Interview with Maria Falzone
He said, she said; she remembers, he claims he doesn’t.
But the conversation no one is having openly is about sex and sexuality. We’ve heard about sex, sure, accompanied by the frequent: “Don’t have it.” They preach abstinence. But Maria Falzone, who I recently had the opportunity to talk with, says otherwise.
“Education needs to start in the home,” she explains, “at infancy.”
Maria Falzone, comedian and real talk pioneer, has traveled across America, reaching thousands of college students with her performance, “Sex Rules.” She invites open--and hilarious--discourse regarding our bodies, sexual health, and consent.
“It’s only sex,” she asserts. “And it’s only weird and awkward because parents make it weird and awkward.”
But knowledge about sex is power, and guardians are not only nurturers but educators. She recalls changing her daughter’s diaper, narrating, “Mommy’s touching your vulva.”
Falzone encourages exploration and discourse that ultimately leave “the lights on, sheets off, and communication about why, when, and how you want it.” Such conversations are nonexclusive to those offering support to Ford or to those backing Kavanaugh. Sex is bipartisan; sex is universal. But conversations about sex--and consent--aren’t going to be generated in the White House.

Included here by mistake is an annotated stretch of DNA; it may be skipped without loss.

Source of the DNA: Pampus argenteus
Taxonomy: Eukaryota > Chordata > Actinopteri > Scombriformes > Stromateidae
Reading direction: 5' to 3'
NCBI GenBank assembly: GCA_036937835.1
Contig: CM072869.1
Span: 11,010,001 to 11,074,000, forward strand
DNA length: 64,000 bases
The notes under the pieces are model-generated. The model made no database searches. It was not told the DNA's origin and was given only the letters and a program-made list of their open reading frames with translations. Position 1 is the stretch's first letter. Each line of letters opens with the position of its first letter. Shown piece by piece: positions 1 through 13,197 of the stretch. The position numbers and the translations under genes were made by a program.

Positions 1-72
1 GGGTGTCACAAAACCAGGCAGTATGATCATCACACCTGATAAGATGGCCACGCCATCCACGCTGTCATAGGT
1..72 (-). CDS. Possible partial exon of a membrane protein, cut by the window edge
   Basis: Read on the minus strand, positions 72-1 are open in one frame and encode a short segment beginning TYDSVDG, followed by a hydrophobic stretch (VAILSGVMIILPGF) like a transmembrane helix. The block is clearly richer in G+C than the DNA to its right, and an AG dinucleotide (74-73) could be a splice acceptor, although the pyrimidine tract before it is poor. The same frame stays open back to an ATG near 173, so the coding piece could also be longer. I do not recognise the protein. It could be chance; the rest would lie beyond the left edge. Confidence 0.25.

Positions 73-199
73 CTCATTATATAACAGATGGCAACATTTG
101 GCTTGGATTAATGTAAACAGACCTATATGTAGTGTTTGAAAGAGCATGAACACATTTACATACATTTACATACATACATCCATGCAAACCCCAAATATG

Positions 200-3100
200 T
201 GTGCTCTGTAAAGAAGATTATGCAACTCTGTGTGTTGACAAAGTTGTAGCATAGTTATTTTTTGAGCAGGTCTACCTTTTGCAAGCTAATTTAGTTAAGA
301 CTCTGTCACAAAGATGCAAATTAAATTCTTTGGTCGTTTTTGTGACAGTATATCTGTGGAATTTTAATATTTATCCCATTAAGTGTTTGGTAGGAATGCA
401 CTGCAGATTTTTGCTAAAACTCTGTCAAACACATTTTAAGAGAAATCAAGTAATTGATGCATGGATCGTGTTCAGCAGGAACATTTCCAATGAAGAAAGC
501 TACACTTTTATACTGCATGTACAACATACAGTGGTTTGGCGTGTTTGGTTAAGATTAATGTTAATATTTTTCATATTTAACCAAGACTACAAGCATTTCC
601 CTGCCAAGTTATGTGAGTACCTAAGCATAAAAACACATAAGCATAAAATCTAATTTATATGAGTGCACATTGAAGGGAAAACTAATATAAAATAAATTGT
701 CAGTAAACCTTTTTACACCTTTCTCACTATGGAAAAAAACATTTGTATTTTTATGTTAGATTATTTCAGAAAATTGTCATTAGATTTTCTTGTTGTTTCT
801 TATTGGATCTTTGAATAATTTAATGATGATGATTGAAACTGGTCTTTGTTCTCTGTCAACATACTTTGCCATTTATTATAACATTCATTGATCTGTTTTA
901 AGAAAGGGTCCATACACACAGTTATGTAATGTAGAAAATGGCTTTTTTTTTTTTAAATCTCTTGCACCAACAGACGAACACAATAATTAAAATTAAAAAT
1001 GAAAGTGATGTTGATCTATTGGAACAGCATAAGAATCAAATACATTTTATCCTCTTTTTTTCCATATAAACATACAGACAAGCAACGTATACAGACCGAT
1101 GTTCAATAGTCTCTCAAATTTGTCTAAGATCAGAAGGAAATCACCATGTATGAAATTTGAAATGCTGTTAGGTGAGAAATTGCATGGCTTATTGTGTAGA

A couple months ago, Falzone was diagnosed with cancer and shared that she had, at best, four to six months left to live. What’s left for us to do now is to “take on, full force, the stigmas of sex and sexuality.”
Stigmas--those of being LGBTQ, of being female, of being people of color, of being “captain of the football team, of having big breasts, of having small breasts”--plague our conceptions. The general assumption is that sex occurs between two individuals who love each other, but even that, Falzone comments, isn’t necessarily true. And then there are “conservative Christians who make assumptions about those sexually active outside of wedlock, and liberals who judge decisions to abstain.”
As Kavanaugh takes his seat in the Supreme Court and Falzone shares her last utterances of “Sex Rules,” we must listen. Hear not that rapists can be Supreme Court justices, but rather, that kids need to be familiarized with their bodies and with this concept of sex. Healthy, consensual, communicative sex.
“Raise bad girls and bad boys,” Falzone proclaims. Because bad girls and bad boys know how and when to say “NO,” and in their lack of complacence, people need to start listening. I hope Kavanaugh is and if not, well, catch you at midterms.